This article now offers the perspective of an addiction treatment program that participated in the NIDA ATTOC study (October 2006 to March 2007). WFTS is the largest substance abuse treatment agency in Lane County, Oregon, with an operating budget of over $4 million per year, and includes both adolescent and adult treatment programs. The three core facilities within the WFTS adult treatment program are Women’s Rehabilitation, Men’s Rehabilitation and Detoxification. The Women’s Treatment Facility offers a full spectrum of care including outpatient, residential and aftercare services, and annually serves 400 women in outpatient and 200 women in residential services. The residential (35 beds) and outpatient programs serve both women and teens, including those who are pregnant and parenting. A licensed Child Development Center provides care for infants and children while their mothers are in treatment. The Men’s Treatment Facility provides the same continuum of care, serving nearly 200 clients in residential and 160 in outpatient treatment. The Buckley Detoxification Center, serving over 500 men and women annually, offers short sobering stays (less than 10 days) for those in need of acute withdrawal management.
For over 10 years, WFTS policy as stated in the Employee Handbook prohibited tobacco use on site at any program facility. However, this policy had largely been ignored. All the WFTS facilities had designated smoking areas for clients and staff, and supervisors overlooked frequent staff smoking breaks and the use of break areas as social meeting places. Although most WFTS programs ignored written smoking policies, two programs (the Adolescent Program and the Child Development Center) maintained strict policies against tobacco use. The Adolescent Program prohibited tobacco use by all clients. Staff members were prohibited from smoking during the workday, and staff members who were addicted to tobacco were encouraged to quit. New staff hires were informed of this policy and were generally not tobacco users.
Prior to beginning the ATTOC intervention, there was consensus determined by the WFTS top administrative staff that WFTS needed to do more about addressing tobacco. The period before the intervention began induced anxiety in staff members, as it was unclear whether WFTS would have tobacco-free grounds as the goal of the intervention. Staff who smoked were fearful that they would have to quit smoking, or that their “right to smoke” would be curtailed. Many nonsmokers expected a complete ban on tobacco, including tobacco-free grounds. Before the intervention there were two smoking areas at the Women’s Program facility, at opposite ends of the building. The clients smoked in a large covered shelter located just off the facility grounds, while the staff members smoked in a covered outdoor spot in the maintenance area. Both spots had seating conducive to socializing. Staff members with heavy tobacco addictions often used their area hourly, with little restriction by supervisors (some of whom also smoked). The ATTOC intervention helped many staff quit smoking; however, some relapsed while others remained abstinent. Initially the tobacco awareness efforts of nonsmoking staff were met with resistance by smoking staff and clients. In the men’s residential setting (20 beds), residents arrive from jails, prisons, and other treatment centers, and nearly all clients are tobacco users, either smokers or chewers. Before the intervention, staff and clients shared a smoking area at this facility, and there were few restrictions on shared tobacco use, with staff smoking with clients during individual counseling sessions, and staff chewing of tobacco common. At that time clients would pool their money, augment it with recreation funds earned through fundraising events, and buy bulk tobacco for rolling or inexpensive cigarettes. When new clients entered treatment, they were provided with tobacco and invited into the pool. These practices were ended in the course of the ATTOC intervention.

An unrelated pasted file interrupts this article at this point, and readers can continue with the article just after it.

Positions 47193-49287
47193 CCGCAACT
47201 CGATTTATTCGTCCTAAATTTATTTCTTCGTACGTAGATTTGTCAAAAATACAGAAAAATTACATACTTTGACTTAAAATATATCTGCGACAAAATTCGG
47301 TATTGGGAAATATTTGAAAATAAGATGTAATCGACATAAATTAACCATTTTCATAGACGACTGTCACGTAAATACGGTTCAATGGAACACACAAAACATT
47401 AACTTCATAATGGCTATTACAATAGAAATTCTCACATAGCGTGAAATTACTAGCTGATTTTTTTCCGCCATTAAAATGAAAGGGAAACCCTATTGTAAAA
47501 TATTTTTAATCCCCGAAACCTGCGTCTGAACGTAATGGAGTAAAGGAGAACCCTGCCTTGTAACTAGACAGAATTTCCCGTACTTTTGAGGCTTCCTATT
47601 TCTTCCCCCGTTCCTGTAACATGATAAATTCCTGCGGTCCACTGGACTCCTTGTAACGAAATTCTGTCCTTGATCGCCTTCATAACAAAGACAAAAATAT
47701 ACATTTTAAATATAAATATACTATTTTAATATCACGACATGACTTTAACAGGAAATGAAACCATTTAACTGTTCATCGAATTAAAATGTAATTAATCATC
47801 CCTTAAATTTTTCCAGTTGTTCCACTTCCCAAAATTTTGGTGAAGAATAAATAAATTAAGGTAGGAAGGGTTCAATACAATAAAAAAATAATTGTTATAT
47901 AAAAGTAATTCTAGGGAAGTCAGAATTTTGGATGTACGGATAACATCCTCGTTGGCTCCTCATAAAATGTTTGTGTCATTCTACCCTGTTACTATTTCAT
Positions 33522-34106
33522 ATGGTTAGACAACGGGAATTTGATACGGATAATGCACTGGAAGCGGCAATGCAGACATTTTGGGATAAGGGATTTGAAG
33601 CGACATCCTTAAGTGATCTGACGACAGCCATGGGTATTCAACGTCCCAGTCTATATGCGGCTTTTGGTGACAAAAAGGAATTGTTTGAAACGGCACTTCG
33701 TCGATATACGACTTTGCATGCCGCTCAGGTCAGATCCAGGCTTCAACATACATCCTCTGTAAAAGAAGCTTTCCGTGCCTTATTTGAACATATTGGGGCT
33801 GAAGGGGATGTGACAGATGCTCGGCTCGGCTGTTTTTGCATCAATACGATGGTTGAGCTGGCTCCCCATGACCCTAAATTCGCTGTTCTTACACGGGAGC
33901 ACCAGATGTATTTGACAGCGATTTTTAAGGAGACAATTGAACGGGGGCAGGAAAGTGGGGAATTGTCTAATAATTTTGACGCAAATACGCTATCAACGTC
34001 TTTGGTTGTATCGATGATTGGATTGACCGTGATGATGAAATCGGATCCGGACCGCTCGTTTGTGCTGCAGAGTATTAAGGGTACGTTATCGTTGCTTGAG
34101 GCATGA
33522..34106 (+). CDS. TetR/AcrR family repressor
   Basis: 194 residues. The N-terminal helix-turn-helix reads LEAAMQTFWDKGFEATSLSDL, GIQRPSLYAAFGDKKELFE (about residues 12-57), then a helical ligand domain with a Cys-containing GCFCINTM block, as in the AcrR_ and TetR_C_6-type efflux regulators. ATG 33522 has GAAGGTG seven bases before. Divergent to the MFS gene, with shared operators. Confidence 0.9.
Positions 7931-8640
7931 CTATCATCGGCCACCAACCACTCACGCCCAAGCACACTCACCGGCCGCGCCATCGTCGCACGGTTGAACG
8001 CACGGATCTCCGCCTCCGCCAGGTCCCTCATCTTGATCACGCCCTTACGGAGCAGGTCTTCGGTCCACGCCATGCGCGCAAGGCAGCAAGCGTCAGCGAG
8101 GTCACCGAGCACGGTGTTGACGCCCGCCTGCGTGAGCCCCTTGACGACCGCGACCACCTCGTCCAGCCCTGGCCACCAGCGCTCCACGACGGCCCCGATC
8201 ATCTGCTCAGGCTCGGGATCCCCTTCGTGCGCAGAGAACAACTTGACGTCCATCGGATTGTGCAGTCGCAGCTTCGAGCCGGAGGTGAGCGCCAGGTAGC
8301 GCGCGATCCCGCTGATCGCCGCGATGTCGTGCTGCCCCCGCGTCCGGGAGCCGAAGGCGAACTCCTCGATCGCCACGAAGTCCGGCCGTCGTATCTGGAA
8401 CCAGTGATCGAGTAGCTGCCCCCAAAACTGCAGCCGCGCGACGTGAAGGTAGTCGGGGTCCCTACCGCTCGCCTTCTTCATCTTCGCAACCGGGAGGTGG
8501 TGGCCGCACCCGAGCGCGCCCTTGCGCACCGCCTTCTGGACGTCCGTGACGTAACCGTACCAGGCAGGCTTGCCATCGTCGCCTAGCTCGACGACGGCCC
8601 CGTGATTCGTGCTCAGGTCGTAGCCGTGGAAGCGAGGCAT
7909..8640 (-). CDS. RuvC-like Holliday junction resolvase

Two WFTS opinion leaders worked in partnership to lead the ATTOC intervention, the Adolescent Program Director and the Women’s Treatment Director. Because this leadership team included both a smoker and a nonsmoker, both of whom were committed to the organizational change process, WFTS was able to reach all clinical staff and most other staff to present the goals of the project. These two champions represented the agency as a whole, and had years of experience and a grassroots connection to both clients and staff. Other staff provided leadership support, notably by developing Nicotine Anonymous meetings on site, and publicizing local Nicotine Anonymous meetings to staff.
Shortly before the start of the intervention, a Tobacco Leadership Committee was developed with representation from every clinical program as well as support and maintenance staff. A mission statement regarding tobacco use and nicotine cessation was developed, presented to the board of directors, and endorsed by the president of the board and the executive director. The statement outlined that, in addition to health concerns related to the use of tobacco by employees, tobacco-related organizational costs (lost productivity, absenteeism, health care costs, and insurance) were $178,500 per year. The Leadership Committee met monthly, and subgroups were formed to mirror key steps in the ATTOC model (e.g., supervision and training, program implementation, policies and procedures, assessment and documentation, patient education, patient medications/NRT, Nicotine Anonymous Meetings, treatment and recovery resources for staff).